But isn’t this just vir­tu­al­i­sa­tion?

Yes and no. Here’s an easy way to think about the two:

Se­cu­rity of con­tain­ers

The se­cu­rity of Linux con­tain­ers is of paramount im­por­tance, es­pe­cially if you are deal­ing with sen­si­tive data like in bank­ing. Since dif­fer­ent soft­ware are in­stalled on dif­fer­ent con­tain­ers, it be­comes very im­por­tant to se­cure your con­tainer prop­erly to avoid any hack­ing or phish­ing at­tempts. Also, all the con­tain­ers share the same Linux ker­nel; so if there’s any vul­ner­a­bil­ity in the ker­nel it­self, it will af­fect all the con­tain­ers at­tached to it. This is the rea­son why some peo­ple con­sider vir­tual ma­chines far more se­cure than Linux con­tain­ers.

Al­though VMs are not to­tally se­cure due to the pres­ence of the hy­per­vi­sor, the lat­ter is still less vul­ner­a­ble due to its lim­ited func­tion­al­i­ties. A lot of progress has been made in mak­ing these con­tain­ers safe and se­cure. Docker and other man­age­ment sys­tems these days have made it manda­tory for their ad­min­is­tra­tors to mark con­tainer im­ages to avoid de­ploy­ment of un­trusted con­tain­ers.

Here are some of the ways to make your con­tain­ers more se­cure:

Up­dat­ing the ker­nel

Ac­cess con­trols Se­cu­rity sys­tem calls

Ad­van­tages and dis­ad­van­tages of us­ing con­tain­ers


Run­ning dif­fer­ent servers on one ma­chine min­imises the hard­ware re­sources used and the power con­sump­tion. Re­duces time to mar­ket for the prod­uct since less time is re­quired in de­vel­op­ment, de­ploy­ment and test­ing of ser­vices.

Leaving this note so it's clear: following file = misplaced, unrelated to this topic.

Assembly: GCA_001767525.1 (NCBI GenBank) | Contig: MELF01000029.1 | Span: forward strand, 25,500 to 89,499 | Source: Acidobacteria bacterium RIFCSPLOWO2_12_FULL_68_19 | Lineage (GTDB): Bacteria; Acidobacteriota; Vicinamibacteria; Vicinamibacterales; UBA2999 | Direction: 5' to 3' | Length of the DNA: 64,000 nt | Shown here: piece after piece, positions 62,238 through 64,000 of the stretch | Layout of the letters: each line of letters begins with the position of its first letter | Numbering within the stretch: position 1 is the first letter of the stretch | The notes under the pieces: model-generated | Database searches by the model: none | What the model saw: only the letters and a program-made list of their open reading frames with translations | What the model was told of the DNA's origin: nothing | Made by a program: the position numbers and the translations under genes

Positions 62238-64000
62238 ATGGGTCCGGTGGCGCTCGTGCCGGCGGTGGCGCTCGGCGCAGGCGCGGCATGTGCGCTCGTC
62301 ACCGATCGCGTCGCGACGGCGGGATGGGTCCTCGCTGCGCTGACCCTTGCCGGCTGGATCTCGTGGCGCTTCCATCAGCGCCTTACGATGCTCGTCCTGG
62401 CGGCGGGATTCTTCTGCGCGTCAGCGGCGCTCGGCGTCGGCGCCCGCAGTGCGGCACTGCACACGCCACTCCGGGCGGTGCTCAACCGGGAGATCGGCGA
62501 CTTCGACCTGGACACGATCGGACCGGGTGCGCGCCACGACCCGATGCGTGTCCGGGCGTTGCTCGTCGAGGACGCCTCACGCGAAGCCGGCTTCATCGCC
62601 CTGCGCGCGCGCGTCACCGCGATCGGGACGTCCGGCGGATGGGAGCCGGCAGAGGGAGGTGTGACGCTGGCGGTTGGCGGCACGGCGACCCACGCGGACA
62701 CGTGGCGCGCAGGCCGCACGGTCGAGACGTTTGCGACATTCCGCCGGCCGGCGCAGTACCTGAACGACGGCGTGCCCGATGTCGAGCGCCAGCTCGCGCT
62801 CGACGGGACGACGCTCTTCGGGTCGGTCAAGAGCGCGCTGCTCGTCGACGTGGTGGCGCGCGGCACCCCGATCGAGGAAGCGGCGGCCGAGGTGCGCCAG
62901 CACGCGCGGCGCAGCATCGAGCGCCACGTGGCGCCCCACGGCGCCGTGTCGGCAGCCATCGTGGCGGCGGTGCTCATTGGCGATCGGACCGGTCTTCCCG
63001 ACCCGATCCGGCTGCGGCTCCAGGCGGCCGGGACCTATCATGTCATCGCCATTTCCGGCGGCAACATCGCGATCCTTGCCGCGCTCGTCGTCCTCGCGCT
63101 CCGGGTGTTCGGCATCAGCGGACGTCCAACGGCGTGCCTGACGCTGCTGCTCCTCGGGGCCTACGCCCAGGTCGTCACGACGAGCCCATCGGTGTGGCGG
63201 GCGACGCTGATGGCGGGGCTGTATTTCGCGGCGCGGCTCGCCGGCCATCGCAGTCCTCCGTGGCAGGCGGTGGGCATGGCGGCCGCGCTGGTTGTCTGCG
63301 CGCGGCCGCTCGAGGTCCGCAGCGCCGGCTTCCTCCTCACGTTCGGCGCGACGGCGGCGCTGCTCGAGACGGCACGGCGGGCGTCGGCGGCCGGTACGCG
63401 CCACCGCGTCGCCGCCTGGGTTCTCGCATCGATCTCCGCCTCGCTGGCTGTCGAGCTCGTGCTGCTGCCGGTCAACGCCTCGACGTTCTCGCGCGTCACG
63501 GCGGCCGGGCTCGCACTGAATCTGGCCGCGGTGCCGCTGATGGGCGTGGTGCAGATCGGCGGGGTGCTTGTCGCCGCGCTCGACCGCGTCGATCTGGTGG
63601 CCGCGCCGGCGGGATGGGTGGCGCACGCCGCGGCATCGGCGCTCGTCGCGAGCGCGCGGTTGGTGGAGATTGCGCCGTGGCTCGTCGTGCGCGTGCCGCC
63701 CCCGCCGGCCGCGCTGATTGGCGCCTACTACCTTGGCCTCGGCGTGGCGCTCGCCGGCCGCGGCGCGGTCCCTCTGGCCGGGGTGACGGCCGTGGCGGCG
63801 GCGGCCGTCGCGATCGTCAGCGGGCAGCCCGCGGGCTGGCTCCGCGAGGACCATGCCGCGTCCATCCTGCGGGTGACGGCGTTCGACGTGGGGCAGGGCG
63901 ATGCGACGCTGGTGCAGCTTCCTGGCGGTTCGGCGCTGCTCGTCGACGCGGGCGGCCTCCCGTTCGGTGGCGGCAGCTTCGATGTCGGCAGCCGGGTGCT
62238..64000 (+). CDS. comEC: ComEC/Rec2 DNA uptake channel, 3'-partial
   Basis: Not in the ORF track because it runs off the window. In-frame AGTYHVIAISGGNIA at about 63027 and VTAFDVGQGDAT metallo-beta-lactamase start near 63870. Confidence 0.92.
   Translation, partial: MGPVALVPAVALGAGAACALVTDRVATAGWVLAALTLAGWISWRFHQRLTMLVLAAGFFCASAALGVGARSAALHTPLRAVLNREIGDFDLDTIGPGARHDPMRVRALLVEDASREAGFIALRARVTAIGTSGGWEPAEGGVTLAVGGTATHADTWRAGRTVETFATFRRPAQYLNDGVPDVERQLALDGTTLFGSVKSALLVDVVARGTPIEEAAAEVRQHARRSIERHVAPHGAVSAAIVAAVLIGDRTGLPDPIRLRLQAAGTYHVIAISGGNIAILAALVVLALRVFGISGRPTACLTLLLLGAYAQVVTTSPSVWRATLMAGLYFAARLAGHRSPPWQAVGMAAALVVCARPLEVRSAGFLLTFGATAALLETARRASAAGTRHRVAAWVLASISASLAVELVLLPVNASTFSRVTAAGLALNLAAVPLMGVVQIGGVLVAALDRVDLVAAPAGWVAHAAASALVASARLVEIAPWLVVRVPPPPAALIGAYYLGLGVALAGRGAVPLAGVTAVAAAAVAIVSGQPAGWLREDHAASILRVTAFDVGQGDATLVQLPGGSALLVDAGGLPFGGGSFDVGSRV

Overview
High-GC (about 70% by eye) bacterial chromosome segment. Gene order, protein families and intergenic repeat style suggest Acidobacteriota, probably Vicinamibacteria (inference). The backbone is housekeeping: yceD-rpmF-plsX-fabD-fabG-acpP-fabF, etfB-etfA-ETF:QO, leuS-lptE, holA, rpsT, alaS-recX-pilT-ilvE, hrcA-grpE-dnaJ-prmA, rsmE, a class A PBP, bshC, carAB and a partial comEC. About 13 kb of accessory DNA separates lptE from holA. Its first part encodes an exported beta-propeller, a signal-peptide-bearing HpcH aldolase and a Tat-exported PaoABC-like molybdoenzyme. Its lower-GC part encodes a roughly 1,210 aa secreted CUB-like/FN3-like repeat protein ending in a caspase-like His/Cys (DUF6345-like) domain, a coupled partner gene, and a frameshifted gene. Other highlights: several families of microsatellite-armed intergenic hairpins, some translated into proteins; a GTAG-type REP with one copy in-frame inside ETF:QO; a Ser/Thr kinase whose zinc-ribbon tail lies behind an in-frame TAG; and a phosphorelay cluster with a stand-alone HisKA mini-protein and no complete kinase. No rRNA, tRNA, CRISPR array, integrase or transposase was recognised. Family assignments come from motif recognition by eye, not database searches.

Con­tain­ers pro­vide great op­por­tu­ni­ties for DevOps and CI/CD.

Space oc­cu­pied by con­tainer based vir­tu­al­i­sa­tion is much less than that re­quired for vir­tual ma­chines.

Start­ing con­tain­ers re­quires only a few sec­onds; so in data cen­tres, they can be read­ily used in case of higher loads.


Se­cu­rity is the main bot­tle­neck when im­ple­ment­ing and us­ing con­tainer tech­nol­ogy.

Ef­fi­cient net­work­ing is also re­quired to con­nect con­tain­ers de­ployed in iso­lated lo­ca­tions.

Con­tainer­i­sa­tion leads to fewer op­por­tu­ni­ties with re­gard to OS in­stal­la­tion as com­pared to vir­tual ma­chines.

The most im­por­tant thing about con­tain­ers is the process of us­ing them, not the con­tain­ers them­selves. This process is heav­ily au­to­mated. No more are you re­quired to in­stall soft­ware by sit­ting in front of a con­sole and click­ing ‘Next’ ev­ery five min­utes. The process is also heav­ily in­te­grated. De­ploy­ment of soft­ware is cou­pled with the soft­ware de­vel­op­ment process it­self. This is why cloud na­tive ap­pli­ca­tions are be­ing driven by ap­pli­ca­tion de­vel­op­ers—they write the ap­pli­ca­tions to de­ploy the soft­ware into soft­ware ab­strac­tions of in­fra­struc­ture that they also wrote. When they check in code to GitHub, other code (that they wrote) no­tices and starts the process of test­ing, build­ing, pack­ag­ing and de­ploy­ment. If you want to, the en­tire process can be com­pletely au­to­mated so that new code is pushed to pro­duc­tion as a di­rect re­sult of check­ing in this new code.


[1] https://www.red­hat.com/en/top­ics/con­tain­ers/whats-al­inux-con­tainer [2] https://www.forbes.com/sites/justin­war­ren/2016/11/16/ con­tain­ers-fu­ture-not-fin­ished/#4851a2e27bcf [3] https://www.in­for­ma­tion­week.com/strate­gic-cio/it­strat­egy/con­tain­ers-ex­plained-9-essen­tials-you-needto-know/a/d-id/1318961? Ashish Bhagchan­dani is a data sci­ence en­thu­si­ast who loves to work on prob­lems re­lated to data an­a­lyt­ics. He can be con­tacted at ashishb­hagchan­[email protected] Ru­tul Gana­tra is a Web de­vel­oper and is pro­fi­cient in com­puter lan­guages like C, C++ and Java. He can be con­tacted at gana­[email protected]